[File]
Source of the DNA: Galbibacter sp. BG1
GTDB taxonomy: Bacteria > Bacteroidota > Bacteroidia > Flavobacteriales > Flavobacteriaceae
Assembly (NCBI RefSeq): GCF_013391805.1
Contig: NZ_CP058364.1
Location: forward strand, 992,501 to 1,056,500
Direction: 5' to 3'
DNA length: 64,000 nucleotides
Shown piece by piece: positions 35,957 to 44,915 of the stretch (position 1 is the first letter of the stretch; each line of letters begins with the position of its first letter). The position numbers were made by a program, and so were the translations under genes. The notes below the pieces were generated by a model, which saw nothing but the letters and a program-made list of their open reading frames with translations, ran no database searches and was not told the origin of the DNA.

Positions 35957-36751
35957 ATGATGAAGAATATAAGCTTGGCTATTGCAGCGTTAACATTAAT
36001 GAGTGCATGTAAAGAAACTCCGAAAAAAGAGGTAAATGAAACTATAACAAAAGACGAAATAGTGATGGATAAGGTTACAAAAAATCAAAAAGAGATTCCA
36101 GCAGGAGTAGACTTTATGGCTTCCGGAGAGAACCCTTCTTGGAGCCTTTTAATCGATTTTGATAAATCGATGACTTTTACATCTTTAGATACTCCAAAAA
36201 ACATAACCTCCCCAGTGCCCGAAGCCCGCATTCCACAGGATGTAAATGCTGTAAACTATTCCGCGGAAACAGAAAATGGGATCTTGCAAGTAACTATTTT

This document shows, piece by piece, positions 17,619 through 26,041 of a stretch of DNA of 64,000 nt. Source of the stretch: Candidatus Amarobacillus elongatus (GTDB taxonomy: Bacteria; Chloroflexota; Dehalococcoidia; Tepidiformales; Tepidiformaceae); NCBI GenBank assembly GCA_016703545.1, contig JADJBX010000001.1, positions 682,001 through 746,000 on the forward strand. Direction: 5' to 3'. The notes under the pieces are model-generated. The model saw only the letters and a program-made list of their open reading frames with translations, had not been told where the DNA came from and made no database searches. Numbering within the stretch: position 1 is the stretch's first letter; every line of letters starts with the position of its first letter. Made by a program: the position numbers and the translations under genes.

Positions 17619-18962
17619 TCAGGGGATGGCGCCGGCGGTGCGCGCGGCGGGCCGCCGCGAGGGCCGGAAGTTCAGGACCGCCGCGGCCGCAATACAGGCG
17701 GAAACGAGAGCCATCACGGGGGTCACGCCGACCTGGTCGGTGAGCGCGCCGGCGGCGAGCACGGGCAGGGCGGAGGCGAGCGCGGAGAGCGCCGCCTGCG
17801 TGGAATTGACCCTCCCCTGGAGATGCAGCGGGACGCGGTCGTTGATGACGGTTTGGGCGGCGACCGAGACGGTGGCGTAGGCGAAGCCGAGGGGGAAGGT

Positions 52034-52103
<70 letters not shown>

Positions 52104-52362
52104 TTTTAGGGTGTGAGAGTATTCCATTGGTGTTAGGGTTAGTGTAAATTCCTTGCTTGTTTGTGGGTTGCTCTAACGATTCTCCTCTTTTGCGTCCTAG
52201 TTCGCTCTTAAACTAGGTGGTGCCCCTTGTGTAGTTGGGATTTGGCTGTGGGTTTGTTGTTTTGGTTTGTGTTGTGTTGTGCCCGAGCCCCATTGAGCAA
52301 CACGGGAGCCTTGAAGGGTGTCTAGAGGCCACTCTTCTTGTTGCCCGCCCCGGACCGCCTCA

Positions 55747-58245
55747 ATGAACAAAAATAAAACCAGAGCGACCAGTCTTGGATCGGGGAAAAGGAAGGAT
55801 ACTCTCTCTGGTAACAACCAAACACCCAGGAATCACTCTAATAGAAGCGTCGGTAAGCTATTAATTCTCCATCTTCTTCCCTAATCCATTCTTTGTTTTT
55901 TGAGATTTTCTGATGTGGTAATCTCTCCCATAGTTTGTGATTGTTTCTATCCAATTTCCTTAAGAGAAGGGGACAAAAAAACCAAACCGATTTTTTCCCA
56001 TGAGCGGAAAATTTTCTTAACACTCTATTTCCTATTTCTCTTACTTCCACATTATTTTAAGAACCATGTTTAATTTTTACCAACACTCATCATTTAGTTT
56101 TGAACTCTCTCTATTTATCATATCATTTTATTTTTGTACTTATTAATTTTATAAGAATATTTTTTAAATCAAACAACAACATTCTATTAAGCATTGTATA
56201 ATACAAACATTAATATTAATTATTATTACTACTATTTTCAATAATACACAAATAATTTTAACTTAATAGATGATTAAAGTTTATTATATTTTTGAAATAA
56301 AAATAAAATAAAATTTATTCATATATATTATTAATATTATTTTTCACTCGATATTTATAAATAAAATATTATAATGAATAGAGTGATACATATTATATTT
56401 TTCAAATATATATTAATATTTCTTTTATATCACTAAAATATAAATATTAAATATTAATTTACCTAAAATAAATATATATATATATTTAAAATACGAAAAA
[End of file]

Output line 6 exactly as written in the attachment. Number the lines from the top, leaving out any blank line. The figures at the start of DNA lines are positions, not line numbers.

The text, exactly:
Direction: 5' to 3'